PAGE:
I took a small group of hikers out to the GWNF North River District on August 15th, and we were surprised by the amount of flooding out this way. It had been generally wet for several days, but we did not expect the levels of water we experienced - the 3rd or 4th highest water levels at any point in the past two years. You can see from the chart below that the water levels were very high compared to normal.
If we would do any hiking, it would have to be a high trail, so we parked at the Braley Pond Road parking lot for the Wild Oak Trail and headed uphill to the Dowell's Draft Trail, east of the road. This turned out to be a great hike, as we took the old (pre-mountain bike) version of the trail on the way back.
Over 5 miles, we ended up hiking only about 25 feet of trail twice. And the old trail alignment, even though superseded 4-5 years ago, was still in really nice shape. The lack of use meant it was soft with pine needles. And we didn't have to worry about mountain bikers screaming down the trail at us. We shouldn't have had to worry about that anyway, given the wet trail conditions, but we still came across one biker who apparently doesn't care about tearing up muddy trails.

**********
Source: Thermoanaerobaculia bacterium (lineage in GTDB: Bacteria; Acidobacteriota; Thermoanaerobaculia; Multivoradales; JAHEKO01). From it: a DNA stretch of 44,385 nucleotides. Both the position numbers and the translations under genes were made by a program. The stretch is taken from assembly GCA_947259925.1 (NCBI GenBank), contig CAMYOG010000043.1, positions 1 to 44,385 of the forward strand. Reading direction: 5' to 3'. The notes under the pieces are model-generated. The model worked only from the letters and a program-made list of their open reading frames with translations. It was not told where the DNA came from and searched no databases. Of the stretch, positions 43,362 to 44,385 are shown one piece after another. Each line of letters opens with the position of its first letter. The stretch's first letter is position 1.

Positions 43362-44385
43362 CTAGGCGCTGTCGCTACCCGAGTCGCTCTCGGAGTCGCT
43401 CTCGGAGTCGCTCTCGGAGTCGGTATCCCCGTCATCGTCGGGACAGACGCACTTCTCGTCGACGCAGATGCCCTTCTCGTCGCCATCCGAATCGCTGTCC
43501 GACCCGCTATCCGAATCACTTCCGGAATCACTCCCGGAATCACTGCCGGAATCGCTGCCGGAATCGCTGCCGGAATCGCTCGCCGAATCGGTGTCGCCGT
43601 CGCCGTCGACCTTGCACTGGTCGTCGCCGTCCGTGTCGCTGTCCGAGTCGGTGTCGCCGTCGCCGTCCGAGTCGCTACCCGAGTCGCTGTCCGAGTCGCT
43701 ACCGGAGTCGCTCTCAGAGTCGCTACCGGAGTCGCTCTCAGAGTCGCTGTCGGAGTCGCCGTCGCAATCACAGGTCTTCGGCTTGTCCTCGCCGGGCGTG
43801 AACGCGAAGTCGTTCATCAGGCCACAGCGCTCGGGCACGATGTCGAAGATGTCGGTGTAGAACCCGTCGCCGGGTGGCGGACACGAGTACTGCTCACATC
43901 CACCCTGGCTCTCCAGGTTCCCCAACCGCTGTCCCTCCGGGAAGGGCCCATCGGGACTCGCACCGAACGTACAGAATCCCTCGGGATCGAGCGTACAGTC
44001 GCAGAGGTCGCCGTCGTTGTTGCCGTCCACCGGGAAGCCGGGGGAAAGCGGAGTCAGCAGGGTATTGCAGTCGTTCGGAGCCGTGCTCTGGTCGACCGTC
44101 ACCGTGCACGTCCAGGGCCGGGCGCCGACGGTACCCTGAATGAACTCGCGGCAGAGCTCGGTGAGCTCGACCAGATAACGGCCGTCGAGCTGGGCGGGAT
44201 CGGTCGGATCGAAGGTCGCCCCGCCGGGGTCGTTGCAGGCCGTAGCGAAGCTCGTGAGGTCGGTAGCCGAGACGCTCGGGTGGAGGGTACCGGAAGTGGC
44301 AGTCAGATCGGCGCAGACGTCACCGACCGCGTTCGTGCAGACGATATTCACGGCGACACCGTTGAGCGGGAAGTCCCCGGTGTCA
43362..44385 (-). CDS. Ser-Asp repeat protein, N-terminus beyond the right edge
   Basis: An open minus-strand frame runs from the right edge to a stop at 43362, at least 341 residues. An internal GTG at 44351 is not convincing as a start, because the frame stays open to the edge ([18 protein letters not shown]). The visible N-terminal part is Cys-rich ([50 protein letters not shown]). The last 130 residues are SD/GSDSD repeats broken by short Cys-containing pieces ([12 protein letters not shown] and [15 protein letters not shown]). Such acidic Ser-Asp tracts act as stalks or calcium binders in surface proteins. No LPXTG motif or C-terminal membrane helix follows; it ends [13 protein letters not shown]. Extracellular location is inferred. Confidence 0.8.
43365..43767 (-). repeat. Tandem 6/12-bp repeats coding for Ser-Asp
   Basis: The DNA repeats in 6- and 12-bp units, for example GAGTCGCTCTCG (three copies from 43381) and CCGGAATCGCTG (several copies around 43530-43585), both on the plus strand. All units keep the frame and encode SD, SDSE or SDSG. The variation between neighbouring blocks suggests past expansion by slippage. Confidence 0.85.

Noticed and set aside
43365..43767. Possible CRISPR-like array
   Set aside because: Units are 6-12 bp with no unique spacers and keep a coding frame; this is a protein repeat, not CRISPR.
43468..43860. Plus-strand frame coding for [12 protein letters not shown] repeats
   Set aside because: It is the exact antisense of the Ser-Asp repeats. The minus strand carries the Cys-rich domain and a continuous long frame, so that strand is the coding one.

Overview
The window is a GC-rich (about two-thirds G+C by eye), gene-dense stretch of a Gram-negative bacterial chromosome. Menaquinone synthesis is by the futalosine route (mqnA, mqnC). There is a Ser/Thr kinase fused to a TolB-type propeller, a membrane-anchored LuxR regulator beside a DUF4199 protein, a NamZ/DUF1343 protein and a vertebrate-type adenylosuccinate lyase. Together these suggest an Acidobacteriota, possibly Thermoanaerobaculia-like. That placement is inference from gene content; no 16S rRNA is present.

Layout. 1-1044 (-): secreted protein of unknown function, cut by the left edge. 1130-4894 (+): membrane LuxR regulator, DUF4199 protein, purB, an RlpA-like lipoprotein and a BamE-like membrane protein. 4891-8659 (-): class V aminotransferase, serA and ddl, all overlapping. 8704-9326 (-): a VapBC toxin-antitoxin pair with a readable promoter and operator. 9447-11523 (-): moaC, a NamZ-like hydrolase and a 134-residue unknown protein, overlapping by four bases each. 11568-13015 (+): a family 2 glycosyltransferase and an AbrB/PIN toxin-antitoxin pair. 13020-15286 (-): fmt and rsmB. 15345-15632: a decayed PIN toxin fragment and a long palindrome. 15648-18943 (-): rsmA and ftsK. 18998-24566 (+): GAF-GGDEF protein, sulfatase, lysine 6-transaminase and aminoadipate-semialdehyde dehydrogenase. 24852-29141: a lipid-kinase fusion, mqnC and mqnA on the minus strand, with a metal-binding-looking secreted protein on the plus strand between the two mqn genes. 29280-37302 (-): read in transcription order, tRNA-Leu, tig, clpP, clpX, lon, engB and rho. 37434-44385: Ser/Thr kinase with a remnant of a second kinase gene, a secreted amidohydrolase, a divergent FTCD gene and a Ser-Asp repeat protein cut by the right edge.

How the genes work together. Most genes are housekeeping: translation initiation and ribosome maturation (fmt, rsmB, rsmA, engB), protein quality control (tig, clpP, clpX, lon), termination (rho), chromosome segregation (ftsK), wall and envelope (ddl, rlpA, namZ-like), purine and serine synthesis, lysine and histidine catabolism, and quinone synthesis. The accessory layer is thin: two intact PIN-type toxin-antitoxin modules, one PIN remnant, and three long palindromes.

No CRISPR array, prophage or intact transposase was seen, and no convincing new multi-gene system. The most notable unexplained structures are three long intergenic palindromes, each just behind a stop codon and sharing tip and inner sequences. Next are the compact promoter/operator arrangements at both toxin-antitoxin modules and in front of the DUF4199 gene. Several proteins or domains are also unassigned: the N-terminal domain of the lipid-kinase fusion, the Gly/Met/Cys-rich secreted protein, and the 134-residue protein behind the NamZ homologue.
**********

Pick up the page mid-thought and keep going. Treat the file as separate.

|This summit has a Wild Oak Trail sign even though there is no intersection here.|
I'm guessing the Dowell's Draft intersection used to be up on this summit,
based on the USFS basemap shown in the map below.
Below is a map I constructed showing the old and new alignments of the Wild Oak Trail. When combined with the Dowell's Draft trail and the Betsy Trail, it creates a loop hike about 5 miles long that has only 25 feet of common trail over its entire distance.
The exact route we took was the new WOT alignment to the intersection with the Betsy Trail, then we stayed on the WOT until we intersected with the Dowell's Draft Trail - just after an intermediate summit on Hankey Mountain, then we took the Dowell's Draft Trail to its intersection with the Betsy Trail. We took the Betsy Trail back to the Wild Oak Trail and turned back towards the parking lot. Just after this intersection, the old WOT alignment cuts left and we took that. I always thought that the old and new alignments combined again (or at least intersected), but they never do connect. The old alignment is a little tougher than the newer section. You can see this below by comparing the first two miles with the last two miles of the elevation profile. At the beginning is the new alignment. At the end is the old alignment. In between is a heart popping climb!
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